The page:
Policy

Women in Congress Tackle Women Terrorists

An all-female roundtable discusses problem of female recruitment

McSally said there are issues specific to women to address regarding terrorism. (Bill Clark/CQ Roll Call)

They're from different sides of the aisle, but Reps. Martha McSally, R-Ariz., and Kathleen Rice, D-N.Y., are finding common ground on how to counter terrorism. Rice, a former district attorney, said it helps to have women in the conversation because they could have a more meaningful insight.  

“In terms of how to address women in particular, there are some probably more unique qualities that, I think, make it helpful to have women like Martha and I,” she said prior to a roundtable discussion on terrorism on Tuesday.  

“I’ve been fighting gender generalization my whole life, so I’m not going to be one to say, ‘Well, because I’m a woman I think this way.’ But I think with my military background, I have a pretty broad understanding of the terrorist threats we’re facing,” McSally, a former fighter pilot, said prior to the discussion on Tuesday.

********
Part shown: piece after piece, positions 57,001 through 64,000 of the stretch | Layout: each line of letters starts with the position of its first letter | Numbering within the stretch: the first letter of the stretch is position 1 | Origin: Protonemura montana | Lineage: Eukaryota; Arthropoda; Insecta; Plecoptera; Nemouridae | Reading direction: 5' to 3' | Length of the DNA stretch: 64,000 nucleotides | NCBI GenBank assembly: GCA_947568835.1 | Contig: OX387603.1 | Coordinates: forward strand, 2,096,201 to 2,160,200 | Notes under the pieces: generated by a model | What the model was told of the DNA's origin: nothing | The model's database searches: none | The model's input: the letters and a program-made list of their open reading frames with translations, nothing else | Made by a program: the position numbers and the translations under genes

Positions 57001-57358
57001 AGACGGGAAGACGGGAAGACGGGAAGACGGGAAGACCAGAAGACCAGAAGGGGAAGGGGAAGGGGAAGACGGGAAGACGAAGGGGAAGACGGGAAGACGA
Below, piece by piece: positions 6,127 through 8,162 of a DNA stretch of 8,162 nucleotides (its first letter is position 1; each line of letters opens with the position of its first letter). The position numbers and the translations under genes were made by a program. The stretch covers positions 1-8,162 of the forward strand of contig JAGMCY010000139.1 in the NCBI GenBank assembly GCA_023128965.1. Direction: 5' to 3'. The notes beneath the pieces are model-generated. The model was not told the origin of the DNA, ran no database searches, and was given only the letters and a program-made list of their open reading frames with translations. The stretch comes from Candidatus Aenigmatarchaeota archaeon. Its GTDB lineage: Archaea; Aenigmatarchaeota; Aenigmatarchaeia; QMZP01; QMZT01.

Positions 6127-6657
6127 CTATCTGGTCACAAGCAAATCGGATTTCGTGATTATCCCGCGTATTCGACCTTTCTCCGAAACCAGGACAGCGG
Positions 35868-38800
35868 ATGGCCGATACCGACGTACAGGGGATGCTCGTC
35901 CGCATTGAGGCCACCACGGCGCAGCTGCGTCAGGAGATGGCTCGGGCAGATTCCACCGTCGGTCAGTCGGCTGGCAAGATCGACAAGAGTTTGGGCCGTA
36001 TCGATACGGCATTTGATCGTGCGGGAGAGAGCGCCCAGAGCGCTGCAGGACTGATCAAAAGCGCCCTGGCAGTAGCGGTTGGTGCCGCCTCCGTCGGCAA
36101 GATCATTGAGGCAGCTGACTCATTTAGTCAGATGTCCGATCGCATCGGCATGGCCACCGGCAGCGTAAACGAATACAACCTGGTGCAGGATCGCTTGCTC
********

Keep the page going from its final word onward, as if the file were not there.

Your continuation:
“The more diverse the body is that you’re a part of, the more effective you’re going to be,” Rice said. “Certainly Martha has a different perspective than I do, even though we’re both women, just given our backgrounds. But, obviously there’s no denying that women are more in-tune with what makes women tick than maybe some of my male counterparts.”  

At the discussion featuring other female experts on the issue, the women discussed ISIS’ efforts to recruit women and what kind of woman is susceptible to such recruitment.  

“We’ve had a number of hearings and I’m the only one who’s, you know, asking the questions about the trends of recruiting women and girls and how they’re having a different experience,” McSally said.  

She added, “we can’t just have it be one size fits all” when it comes to countering extremism for different genders.  

“But, the methodology is all the same,” Rice said. “What makes a woman vulnerable are the same things that makes a man vulnerable to radicalization.”  

“Like we see with [Tashfeen] Malik in San Bernardino or some of the women that were housing the Paris attackers, there are radicalized women that are not vulnerable and naïve that are involved in this fight.”

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